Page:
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The Tilford Group

Ethnic Identity Development

What is Ethnic Identity?

Extent to which one identifies with a particular ethnic group(s). Refers to one's sense of belonging to an ethnic group and the part of one's thinking perceptions, feelings, and behavior that is due to ethnic group membership. Ethnic identity is separate from one's personal identity as an individual, although the two may reciprocally influence each other. There are four major components of ethnic identity (JS Phinney, Journal of Adolescent Research, 1992):

  • Ethnic Awareness - understanding of one's own and other groups.
  • Ethnic Self-Identification - label used for one's own group.
  • Ethnic Attitudes - feelings about own and other groups.
  • Ethnic Behaviors - behavior patterns specific to an ethnic group.

A good contemporary article that updates Phinney, 1992 and studies Ethnic Identity in adolescent groups in the USA is Rodriguez et al. "National and Racial-Ethnic Identification: What It Means to Be American Among Early Adolescents".

Reflection Questions

  • What have you learned about your ethnicity from your family, friends, society, media, etc.?
  • What thoughts, feelings, and behaviors have been associated with your experiences when ethnicity was salient?
  • If you cannot think of an experience where ethnicity was salient, does this still say something about your cultural background?
  • *See what others said in response to these questions

Experiencing Changes in Identity

  • Think of a time when you have experienced growth and changed as a person.
  • Sometimes, people simply refer to these experiences as growing up. Our experiences in relationships as well as our successes and failures often change us as people.

Some Examples of Changes in Identity

These are some categories of how a person's identity may be formed.

  • Age
  • Disability
  • Class
  • Extracurricular Activities
  • Sexual Orientation
  • Education
  • Religion/Spirituality

Experiencing Discrimination

  • Think of a time when you have experienced discrimination.
  • When discrimination occurs, cultural differences are at the forefront of our experience. No experience is too small or too big. Try to write down the experience before evaluating it.

Examples of Some Groups that Have Experienced Discrimination in the USA.

  • African American
  • European American
  • American Indian
  • Latino/a American
  • Arab American and other Muslim groups
  • Multiracial American
  • Asian American

Cultural Short Story

  • Now that you have thought about some categories and stages of ethnic identity development, it's your turn. Write your own cultural short story. Include a few of the experiences that have been integral to your development. What types of thoughts and feelings did you experience as you wrote your story?

Cross-Cultural Experience Activity

  • 1. Write about an experience in which you were uncomfortable interacting with a person or group of people with a different cultural background.
  • 2. Write about an experience in which you took a risk of being in an uncomfortable situation and were glad that you did so.

Ethnic Identity Self-Assessment

  • The Multigroup ethnic Identity Measure (JS Phinney, Journal of Adolescent Research, 1992) is another helpful tool in exploring ethnic identity that is self-administered and self-scored.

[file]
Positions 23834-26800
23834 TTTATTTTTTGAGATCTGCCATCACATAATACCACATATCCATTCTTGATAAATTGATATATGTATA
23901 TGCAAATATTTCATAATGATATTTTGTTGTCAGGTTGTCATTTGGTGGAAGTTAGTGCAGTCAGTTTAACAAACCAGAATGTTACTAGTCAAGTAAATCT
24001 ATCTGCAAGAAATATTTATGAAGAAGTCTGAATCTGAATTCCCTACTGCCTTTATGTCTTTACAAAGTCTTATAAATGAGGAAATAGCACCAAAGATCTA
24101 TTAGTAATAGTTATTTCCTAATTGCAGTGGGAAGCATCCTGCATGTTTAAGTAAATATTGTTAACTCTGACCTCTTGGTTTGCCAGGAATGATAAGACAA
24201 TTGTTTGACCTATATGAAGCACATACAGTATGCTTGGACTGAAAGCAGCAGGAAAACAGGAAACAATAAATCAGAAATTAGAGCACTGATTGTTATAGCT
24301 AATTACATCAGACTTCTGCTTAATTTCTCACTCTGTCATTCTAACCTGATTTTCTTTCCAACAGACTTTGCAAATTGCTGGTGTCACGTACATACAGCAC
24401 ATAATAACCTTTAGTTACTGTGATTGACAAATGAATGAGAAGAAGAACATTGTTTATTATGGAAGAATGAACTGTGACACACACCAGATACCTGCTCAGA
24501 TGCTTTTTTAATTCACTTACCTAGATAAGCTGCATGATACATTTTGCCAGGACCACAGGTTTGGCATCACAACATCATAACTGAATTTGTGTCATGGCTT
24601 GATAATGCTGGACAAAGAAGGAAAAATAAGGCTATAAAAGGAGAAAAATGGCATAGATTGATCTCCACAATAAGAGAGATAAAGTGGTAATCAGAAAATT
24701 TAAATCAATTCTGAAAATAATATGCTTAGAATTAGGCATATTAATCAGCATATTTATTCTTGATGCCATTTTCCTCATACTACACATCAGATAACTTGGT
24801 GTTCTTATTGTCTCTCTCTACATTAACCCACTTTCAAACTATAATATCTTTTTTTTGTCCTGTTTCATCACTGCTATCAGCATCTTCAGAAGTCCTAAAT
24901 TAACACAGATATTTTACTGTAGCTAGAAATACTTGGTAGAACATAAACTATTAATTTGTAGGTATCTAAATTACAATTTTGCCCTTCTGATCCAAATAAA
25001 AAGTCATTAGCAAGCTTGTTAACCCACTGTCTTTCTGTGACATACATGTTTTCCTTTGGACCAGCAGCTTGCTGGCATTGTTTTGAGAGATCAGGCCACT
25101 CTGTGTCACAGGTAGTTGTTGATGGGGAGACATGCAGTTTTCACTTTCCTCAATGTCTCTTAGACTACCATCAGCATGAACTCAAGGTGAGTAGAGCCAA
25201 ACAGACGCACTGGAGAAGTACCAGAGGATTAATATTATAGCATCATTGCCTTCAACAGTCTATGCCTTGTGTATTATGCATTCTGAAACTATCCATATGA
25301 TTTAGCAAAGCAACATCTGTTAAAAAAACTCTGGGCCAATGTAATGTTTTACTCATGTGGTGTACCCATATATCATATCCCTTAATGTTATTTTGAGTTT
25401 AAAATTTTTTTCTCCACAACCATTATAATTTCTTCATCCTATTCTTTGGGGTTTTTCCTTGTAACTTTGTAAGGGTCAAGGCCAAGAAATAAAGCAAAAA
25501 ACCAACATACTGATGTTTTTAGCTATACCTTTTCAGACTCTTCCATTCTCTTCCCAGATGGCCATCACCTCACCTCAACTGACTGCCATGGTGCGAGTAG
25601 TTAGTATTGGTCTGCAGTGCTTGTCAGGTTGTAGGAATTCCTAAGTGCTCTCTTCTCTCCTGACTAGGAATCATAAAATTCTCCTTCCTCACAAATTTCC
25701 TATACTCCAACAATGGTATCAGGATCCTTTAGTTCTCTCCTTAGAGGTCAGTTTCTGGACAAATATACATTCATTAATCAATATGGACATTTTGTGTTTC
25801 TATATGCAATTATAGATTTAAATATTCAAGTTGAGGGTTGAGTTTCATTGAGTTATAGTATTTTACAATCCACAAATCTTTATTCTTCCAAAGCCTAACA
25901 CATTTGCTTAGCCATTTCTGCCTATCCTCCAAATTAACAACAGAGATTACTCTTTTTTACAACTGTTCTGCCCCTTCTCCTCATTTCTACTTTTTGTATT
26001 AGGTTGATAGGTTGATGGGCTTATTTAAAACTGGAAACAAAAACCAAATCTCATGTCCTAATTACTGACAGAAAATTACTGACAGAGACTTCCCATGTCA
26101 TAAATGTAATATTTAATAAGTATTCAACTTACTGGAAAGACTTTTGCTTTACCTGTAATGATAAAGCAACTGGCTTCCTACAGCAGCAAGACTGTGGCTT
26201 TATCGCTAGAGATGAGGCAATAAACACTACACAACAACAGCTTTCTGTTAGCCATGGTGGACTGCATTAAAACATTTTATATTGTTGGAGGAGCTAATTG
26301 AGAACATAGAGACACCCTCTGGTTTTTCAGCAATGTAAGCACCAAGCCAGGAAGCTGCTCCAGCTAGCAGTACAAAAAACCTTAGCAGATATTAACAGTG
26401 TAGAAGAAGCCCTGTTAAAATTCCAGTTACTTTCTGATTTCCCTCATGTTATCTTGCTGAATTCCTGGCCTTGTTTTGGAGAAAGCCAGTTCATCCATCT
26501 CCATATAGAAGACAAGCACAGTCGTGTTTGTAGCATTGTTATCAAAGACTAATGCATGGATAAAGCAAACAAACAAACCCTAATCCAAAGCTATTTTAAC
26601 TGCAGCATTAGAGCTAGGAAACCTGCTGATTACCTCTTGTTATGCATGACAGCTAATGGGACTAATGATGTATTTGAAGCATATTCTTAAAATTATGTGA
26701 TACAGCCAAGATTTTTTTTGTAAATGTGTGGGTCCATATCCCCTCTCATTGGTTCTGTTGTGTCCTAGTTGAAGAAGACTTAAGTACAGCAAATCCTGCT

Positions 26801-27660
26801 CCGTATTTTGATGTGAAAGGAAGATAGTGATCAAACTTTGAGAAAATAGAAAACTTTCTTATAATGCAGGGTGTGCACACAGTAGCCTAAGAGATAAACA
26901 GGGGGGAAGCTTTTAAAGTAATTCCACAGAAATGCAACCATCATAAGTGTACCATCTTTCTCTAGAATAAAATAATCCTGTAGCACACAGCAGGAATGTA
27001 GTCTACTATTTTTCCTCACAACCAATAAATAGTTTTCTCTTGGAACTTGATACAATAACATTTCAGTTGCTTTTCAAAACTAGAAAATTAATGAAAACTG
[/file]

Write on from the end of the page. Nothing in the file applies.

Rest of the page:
• *The scoring is simple. Items 1, 2, 4, 8, 10 indicate Ethnic Identity Exploration. Items 3, 5, 6, 7, 9, 11, 12 indicate Ethnic Identity Commitment.
  • Exploration is concerned with initiating learning and thinking about one's ethnic identity. Commitment is concerned with feelings and attitudes about one's ethnic identity. What did you learn about exploration of and commitment to your ethnic identity?

Behavioral Indicators of Ethnic Identity Development

Similar to how we began this path, ethnic identity development is a complex process. However, behavioral indicators are one of the best ways to think about the evolution of your ethnic identity.

  • 1. I am more accepting and confident in expressing my ethnic identity development to others. I consider myself a good model for others.
  • 2. I do my own research and frequently ask my family questions to learn more about my ethnic identity.
  • 3. I am more willing to speak up about issues of race and ethnicity when it is important, even if I am uncomfortable. This includes family, friends, school, work, etc. I more openly express disagreement with racist comments, jokes or actions.
  • 4. I have learned more about the complex relationships between my own and other ethnic groups. I am confronting discriminatory remarks and behavior more often.
  • 5. I am aware of how the media impacts the ethnic identity of myself and others, and actively work against this influence.
  • 6. I actively work against ideologies of colorblindness that minimize cultural difference.

Intersectionality and the Cultural Self

We have purposely focused on ethnic identity because some people tend to ignore the importance of this aspect of identity. However, many other aspects of our identity interact with ethnicity

  • Other potentially salient cultural identities include socioeconomic status of parents and/or self, family role (parent, wife husband, daughter, son, brother, sister), sports involvement (fan, athlete, intramural player), religious/spiritual involvement, music and arts involvement, gender, sexual orientation, nationality, age, disability, gifted, Greek system, mental health, physical health, etc.
  • Write a short paragraph how the other aspects of your cultural identity that are salient and how they interact with your ethnic background.

Allan Eason, former faculty member in American Ethnic Studies